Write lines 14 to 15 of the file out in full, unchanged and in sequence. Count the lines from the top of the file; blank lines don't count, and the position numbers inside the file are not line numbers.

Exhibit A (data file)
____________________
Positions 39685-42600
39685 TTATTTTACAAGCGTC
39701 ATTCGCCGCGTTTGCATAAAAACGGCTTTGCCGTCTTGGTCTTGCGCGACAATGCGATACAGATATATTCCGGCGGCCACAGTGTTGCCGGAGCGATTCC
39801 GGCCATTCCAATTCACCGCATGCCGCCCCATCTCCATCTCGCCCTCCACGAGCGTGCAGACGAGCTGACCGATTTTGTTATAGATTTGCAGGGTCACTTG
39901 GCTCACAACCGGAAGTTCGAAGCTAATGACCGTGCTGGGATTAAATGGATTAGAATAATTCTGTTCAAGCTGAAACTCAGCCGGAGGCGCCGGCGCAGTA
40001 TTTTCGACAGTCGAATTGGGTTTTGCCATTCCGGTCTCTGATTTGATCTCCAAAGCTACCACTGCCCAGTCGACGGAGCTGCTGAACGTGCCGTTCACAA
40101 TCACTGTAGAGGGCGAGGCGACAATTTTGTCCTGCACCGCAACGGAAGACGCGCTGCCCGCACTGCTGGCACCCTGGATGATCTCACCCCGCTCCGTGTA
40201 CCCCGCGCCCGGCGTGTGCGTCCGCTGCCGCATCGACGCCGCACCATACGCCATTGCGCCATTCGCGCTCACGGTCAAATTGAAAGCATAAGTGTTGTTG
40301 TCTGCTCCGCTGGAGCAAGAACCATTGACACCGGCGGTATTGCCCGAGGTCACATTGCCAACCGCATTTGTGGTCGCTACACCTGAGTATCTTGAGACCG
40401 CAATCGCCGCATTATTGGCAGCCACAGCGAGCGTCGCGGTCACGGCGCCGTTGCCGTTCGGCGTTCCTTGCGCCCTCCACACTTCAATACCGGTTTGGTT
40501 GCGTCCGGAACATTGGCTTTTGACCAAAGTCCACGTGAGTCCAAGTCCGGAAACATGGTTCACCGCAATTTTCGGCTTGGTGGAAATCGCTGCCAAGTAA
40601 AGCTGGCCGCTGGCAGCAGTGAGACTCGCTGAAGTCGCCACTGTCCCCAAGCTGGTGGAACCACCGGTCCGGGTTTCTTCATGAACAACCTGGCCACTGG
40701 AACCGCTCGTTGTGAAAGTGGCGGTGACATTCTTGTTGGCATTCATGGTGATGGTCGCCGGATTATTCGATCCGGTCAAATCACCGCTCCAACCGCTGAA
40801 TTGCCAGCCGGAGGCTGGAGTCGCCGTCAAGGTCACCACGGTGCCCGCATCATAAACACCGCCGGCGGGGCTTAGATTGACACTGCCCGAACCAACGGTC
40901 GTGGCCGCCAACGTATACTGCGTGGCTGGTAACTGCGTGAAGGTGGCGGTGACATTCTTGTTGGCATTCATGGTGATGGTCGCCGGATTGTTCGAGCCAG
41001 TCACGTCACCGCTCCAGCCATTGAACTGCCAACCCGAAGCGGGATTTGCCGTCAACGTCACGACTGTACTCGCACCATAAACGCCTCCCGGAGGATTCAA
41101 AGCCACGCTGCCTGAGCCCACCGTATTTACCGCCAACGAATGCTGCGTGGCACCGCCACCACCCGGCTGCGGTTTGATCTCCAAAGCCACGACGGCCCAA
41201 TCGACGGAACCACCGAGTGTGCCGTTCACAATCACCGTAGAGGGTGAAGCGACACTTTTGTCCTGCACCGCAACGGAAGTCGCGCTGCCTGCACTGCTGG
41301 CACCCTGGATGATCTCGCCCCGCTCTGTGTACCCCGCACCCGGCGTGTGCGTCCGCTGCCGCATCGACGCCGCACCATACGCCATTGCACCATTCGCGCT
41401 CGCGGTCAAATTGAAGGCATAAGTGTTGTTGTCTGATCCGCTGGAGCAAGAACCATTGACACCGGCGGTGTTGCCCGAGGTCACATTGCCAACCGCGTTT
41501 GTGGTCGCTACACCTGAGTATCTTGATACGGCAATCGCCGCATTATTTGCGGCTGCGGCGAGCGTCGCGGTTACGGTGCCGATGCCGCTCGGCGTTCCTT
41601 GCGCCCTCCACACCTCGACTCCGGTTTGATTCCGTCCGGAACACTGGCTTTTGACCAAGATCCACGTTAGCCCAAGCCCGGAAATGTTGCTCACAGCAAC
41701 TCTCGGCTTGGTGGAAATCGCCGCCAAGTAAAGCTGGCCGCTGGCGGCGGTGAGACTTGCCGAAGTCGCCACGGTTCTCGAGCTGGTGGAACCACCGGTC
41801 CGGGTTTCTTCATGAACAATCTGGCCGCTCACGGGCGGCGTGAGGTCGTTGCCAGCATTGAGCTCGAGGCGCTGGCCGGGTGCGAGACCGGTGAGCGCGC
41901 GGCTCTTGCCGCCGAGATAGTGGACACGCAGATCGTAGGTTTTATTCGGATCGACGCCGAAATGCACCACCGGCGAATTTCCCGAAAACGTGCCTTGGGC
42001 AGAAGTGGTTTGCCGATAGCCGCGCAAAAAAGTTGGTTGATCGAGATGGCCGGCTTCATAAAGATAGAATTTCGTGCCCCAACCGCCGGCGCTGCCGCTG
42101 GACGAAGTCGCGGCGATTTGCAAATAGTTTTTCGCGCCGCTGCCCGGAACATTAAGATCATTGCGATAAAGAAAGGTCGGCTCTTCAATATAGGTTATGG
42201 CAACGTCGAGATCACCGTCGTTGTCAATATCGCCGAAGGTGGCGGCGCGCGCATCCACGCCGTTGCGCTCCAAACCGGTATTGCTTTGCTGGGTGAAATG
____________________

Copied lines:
40801 TTGCCAGCCGGAGGCTGGAGTCGCCGTCAAGGTCACCACGGTGCCCGCATCATAAACACCGCCGGCGGGGCTTAGATTGACACTGCCCGAACCAACGGTC
40901 GTGGCCGCCAACGTATACTGCGTGGCTGGTAACTGCGTGAAGGTGGCGGTGACATTCTTGTTGGCATTCATGGTGATGGTCGCCGGATTGTTCGAGCCAG